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Key battles to watch for at Buffalo Bills training camp

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Buffalo Bills defensive end Greg Rousseau
Buffalo Bills defensive lineman Greg Rousseau (50) takes part in drills during the NFL football team’s mandatory minicamp in Orchard Park, N.Y., Wednesday, June 15, 2022. (AP Photo/Jeffrey T. Barnes)

Being favorites has historically not been too kind to the Buffalo Bills. Yet, with the team entering the 2022 NFL season as Super Bowl favorites, the organization is going to need to put the heartbreaks of the past behind them. 

 

The Bills got off to an early start as one of the first organizations to have rookies report to training camp just this past Monday. With the rest of the team showing up on Sunday to kick off training camp for real, the pressure of making good on the preseason optimism is about to rachet up. 

When a team is in position for success like the Bills, every single roster spot at training camp is a grueling battle. There’s no luxury to let a rookie develop slowly or take a gamble on a player who’s raw but untested. Every player who makes the Bills out of training camp will need to serve a purpose this year, so with that in mind, we’re going to dive into the most pivotal battles that will take place at St. John Fischer in the coming weeks. 

Slot Wide Receiver: Isaiah McKenzie vs. Jamison Crowder

In the offseason, the Buffalo Bills decided it was time to move on from Cole Beasley. The veteran slot receiver was a crucial signing at the beginning of the Josh Allen era and was essential in Allen’s development into the quarterback he is now. However, Beasley was not the same receiver last season and has seemingly lost some of the short area quickness that made him so electric in the slot. 

In his sted, the Bills will have two players competing to pick up the lost snaps. Isaiah McKenzie was on the roster last year and undoubtedly has more explosive athleticism than his competition. As we saw last year when he exploited the Patriots’ defense, McKenzie is very quick in his cuts and is particularly dangerous against man coverage. The Bills seemed less inclined to play him against zone coverage last year, but if he continues to improve as a route runner, that could change.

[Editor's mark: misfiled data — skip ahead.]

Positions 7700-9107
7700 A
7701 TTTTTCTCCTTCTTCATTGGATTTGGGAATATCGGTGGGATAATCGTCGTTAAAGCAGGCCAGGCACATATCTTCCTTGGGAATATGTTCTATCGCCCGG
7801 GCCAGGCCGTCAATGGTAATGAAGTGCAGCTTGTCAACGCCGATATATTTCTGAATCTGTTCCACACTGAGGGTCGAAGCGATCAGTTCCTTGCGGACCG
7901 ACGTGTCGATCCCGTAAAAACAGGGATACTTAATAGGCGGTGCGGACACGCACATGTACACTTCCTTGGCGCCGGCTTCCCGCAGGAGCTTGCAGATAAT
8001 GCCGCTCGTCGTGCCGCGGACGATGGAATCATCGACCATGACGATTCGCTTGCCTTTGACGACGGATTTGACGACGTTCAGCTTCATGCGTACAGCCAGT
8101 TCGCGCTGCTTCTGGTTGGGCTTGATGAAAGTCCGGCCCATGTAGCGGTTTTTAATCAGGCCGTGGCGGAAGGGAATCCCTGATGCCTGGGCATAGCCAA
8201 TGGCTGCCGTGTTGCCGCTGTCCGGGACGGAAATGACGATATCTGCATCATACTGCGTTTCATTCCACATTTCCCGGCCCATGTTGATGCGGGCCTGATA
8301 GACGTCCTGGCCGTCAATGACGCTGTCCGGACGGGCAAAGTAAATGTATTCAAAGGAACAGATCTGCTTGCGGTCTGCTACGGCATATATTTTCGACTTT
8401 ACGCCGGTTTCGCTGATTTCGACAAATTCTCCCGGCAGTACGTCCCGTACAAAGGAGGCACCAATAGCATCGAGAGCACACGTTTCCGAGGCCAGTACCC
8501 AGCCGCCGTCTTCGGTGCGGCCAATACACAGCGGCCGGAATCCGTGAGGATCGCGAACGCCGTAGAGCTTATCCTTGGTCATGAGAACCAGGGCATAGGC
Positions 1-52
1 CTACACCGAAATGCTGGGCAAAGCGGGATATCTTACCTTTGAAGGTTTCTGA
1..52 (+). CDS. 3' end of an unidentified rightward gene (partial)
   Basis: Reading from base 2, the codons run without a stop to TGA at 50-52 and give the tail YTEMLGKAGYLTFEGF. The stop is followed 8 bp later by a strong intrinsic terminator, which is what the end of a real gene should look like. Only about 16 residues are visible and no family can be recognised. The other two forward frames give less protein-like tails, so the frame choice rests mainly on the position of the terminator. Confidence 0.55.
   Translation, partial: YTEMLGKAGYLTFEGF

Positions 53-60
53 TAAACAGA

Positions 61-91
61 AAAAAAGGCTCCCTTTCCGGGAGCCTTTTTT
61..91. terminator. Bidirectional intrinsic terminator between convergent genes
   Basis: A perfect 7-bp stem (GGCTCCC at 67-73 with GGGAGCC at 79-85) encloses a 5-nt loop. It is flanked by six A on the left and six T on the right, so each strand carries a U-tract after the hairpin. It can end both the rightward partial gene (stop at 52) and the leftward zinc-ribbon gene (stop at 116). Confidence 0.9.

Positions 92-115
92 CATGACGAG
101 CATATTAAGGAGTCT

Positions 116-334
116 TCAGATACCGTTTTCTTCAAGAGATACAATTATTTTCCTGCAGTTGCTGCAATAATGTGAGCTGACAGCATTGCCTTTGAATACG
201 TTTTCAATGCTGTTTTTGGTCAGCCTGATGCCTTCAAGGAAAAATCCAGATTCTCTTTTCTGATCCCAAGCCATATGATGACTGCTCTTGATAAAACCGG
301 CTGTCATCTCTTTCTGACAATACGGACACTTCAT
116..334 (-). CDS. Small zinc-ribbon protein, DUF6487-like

The other side of the competition is veteran Jamison Crowder, who, like Beasley before him, is an incredibly technically sound slot receiver. He lacks McKenzie’s explosion but has proven his ability to find the weak spots of zone defenses, which has led to an impressive career as a target magnet.

My belief is that the Bills will use both players to fill Beasley’s role. Under Brian Daboll, the Bills changed their offensive scheme depending on the defense they were up against. Since new offensive coordinator Ken Dorsey worked under Daboll, it’s likely much of that strategy will remain the same. As a result, McKenzie could be more of a factor when the Bills play a man-to-man defense while Crowder will be used more against zones. 

However, Crowder signed only a one-year deal this offseason while McKenzie signed a two-year deal. If the younger receiver can show growth in his game during training camp, the Bills could easily expand his role.

Isaiah McKenzie of the Buffalo Bills

Cornerback Starter: Kaiir Elam vs. Dane Jackson

Cornerback was one of the biggest issues for the Buffalo Bills last year. After Pro Bowl starter Tre’Davious White tore his ACL in a victory over the New Orleans Saints, the Bills scrambled to replace him. While the defense continued to play well, and the Bills were one game away from the AFC Championship, the lack of depth on the boundary frequently reared its ugly, like in those final 13 seconds against the Chiefs. 

In response, the Bills traded up in the first round to draft Kaiir Elam in this year’s NFL Draft. Elam is tall and has long arms, which is how the Bills like their cornerbacks. He can play zone coverage the team wants and has the raw tools to be a better man-to-man corner than Jackson; however, he will need to show consistency during training camp.